DVDs in the sun - UV Test - MBI VS Umedisc VS Verbatim VS Maxell Protek


#1

How fast will a DVD degrade when lying in direct sunlight with the data surface Up?

Tested in July/August 2016 with 8 hours of direct sunlight a day

Picture 1: scan after burning
Picture 2: 1 week
Picture 3: 2 weeks
Picture 4: 3 weeks

Platinum 16x MBIPG101 R05





#2

Intenso 16x Umedisc AML 003





#3

Verbatim 16x Made In Taiwan MCC 004





#4

Maxell XTreme Protek Maxell 003





#5

Wow, unfortunately I never get Maxell 003.

Normal DVDs never like sunlight, BD-Rs don´t like high temps

Test (German)

https://www.test.de/filestore/4119083_t201008040.pdf?path=/protected/14/36/c0347785-057b-4056-9f3a-74186a18b444-protectedfile.pdf&key=99826E059A7DB66641BD6AAE6C303B84F90662B6


#6

The results of MAXELL 003 are impressive.

There are special kinds of archival DVDRs that can handle exposure to UV light, high or freezing temperatures or even boiling water, like M-Disc or Data Tresor Disc (all tests are in Czech laguage):
http://diit.cz/tagy/data-tresor-disc


#7

Nice tests!

The Maxell Proteks have a special UV protection I read somewhere. And it’s very hard to make scratches on them, they have a surface similar to a Blu-ray.
In the first and oldest DVD drives they are sometimes not readable because of the special protection.


#8

Indeed! :iagree:

3 weeks = death for the other media it seems.


#9

In the old days when I burned and tested a lot of DVDs, I used a VHS-DVD combo player to test playability, because it really disliked bad burns and bad media more than other players. So anything that played in that player would also work anywhere else. That player did NOT like the Maxell Xtreme ProTek 16x DVD+R (MXL 003) and would refuse to play them. It had no problem playing Maxell Xtreme ProTek 16x DVD-R (MXL RG04), however.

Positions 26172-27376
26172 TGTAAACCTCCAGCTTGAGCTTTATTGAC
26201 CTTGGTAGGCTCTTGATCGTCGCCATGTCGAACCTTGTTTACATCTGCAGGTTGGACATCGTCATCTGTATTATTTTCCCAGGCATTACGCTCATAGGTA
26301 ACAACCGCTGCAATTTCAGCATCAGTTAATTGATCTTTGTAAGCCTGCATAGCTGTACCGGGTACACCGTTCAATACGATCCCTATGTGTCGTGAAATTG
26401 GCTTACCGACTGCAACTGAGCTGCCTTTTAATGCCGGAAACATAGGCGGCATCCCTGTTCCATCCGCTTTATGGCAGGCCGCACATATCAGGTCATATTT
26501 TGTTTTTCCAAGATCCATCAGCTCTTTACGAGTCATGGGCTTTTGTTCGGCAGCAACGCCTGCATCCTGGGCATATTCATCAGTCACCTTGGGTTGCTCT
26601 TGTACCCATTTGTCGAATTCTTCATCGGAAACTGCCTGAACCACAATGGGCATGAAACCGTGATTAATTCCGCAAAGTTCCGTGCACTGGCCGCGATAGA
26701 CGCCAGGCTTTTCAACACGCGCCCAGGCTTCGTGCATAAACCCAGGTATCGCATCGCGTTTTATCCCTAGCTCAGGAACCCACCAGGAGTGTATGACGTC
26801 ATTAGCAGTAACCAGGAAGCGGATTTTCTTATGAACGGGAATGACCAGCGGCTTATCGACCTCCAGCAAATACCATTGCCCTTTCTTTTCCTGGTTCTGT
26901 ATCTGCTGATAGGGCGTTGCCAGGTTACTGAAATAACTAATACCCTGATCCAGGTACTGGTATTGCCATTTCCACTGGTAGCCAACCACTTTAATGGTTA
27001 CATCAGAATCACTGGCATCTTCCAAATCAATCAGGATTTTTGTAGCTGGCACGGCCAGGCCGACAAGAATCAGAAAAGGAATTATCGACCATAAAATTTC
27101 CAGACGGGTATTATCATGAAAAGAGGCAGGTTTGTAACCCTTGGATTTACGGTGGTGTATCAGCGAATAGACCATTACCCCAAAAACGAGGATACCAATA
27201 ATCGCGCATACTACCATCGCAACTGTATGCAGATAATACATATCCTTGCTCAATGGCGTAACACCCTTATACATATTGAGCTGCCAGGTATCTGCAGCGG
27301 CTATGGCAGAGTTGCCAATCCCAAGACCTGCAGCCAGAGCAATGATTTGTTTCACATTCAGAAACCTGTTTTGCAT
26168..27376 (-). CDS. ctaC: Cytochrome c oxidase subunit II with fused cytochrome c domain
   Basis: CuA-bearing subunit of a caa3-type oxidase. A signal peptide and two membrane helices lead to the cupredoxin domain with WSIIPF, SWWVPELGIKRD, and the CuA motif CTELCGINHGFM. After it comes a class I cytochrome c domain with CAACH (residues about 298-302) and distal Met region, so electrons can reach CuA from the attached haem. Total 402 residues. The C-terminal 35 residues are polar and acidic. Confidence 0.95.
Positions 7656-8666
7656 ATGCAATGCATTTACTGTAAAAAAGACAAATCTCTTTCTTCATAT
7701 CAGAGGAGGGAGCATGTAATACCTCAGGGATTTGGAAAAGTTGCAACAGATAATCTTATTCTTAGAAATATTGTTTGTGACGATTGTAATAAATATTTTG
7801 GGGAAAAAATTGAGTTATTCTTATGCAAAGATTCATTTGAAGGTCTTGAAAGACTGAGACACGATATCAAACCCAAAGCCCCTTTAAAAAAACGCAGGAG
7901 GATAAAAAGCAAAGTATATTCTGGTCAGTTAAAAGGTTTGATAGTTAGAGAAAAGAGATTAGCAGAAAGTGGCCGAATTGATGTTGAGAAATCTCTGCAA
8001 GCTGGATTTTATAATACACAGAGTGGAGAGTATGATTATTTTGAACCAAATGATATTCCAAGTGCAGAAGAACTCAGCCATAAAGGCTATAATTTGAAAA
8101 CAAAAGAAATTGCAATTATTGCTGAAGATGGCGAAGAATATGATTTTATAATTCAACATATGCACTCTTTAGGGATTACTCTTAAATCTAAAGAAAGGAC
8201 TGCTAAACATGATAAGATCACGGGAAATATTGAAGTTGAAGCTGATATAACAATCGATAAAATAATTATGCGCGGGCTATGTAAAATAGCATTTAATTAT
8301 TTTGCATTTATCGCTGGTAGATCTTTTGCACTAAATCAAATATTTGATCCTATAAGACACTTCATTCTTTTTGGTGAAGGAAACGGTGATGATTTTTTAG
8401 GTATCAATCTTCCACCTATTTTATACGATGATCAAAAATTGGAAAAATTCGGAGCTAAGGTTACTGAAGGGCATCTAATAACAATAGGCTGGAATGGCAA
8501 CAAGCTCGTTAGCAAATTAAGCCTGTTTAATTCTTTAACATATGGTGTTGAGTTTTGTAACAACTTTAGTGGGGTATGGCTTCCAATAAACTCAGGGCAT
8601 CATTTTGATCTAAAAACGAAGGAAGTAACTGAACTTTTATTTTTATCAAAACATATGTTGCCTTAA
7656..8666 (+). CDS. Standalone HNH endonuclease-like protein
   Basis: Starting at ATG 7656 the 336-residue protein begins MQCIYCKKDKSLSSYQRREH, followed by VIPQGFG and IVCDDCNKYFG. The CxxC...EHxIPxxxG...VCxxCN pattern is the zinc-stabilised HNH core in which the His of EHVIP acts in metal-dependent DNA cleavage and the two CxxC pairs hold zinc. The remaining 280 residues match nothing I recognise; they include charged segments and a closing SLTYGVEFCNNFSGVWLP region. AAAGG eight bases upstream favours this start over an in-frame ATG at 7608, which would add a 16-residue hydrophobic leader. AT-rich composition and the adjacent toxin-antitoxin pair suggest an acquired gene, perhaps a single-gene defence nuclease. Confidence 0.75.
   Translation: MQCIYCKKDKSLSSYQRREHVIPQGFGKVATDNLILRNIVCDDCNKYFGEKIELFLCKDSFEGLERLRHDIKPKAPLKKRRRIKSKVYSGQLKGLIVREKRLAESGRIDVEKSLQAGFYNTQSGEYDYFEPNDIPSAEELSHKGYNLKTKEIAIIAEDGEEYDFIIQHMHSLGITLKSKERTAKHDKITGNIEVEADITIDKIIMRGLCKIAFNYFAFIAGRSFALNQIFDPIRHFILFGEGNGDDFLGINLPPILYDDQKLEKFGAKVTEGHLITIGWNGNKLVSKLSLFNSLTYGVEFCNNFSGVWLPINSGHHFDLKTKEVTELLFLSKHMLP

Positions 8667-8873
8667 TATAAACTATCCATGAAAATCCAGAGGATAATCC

#10

Why is the error spike at the inner edge in this graph, and at the outer edge in some others?


#11

Thank you for this interesting experiment, Bird Scare.

I will do similar quality test experiments, but I will go swimming one day at the pool with a CD-R.

CD-R is more suitable than DVD for the swimmingpool test due to the exposed data layer, where degradation becomes visible more easily.


#12

Try scanning the disc using IsoBuster.
How many LBAs had uncorrectable reading errors?


#13

Are these ISO10995 like Verbatim Archival Grade?


#14

Try leaving it under sun for an even longer time.
How far does the error count increase?


#15

@Vogelschreck Do you do something with optical discs occupationally?


#16

I already threw the bad discs away.
Except the Maxell Protek, which is still good.

Maybe the dye is a bit thinner where the errors get high first.

No, I don’t do something with optical media at work.


#17

Does it have an ISO/IEC 10995 certification? It performed very well!


#18

I just wonder about how high the errors could have gotten before the first errors were not correctable, how many PIF/PIE errors the disc still could have had, and which drives would fail to read it first.

The BE14NU40 even failed at an undamaged ISY DVD-R and PrincoBudget.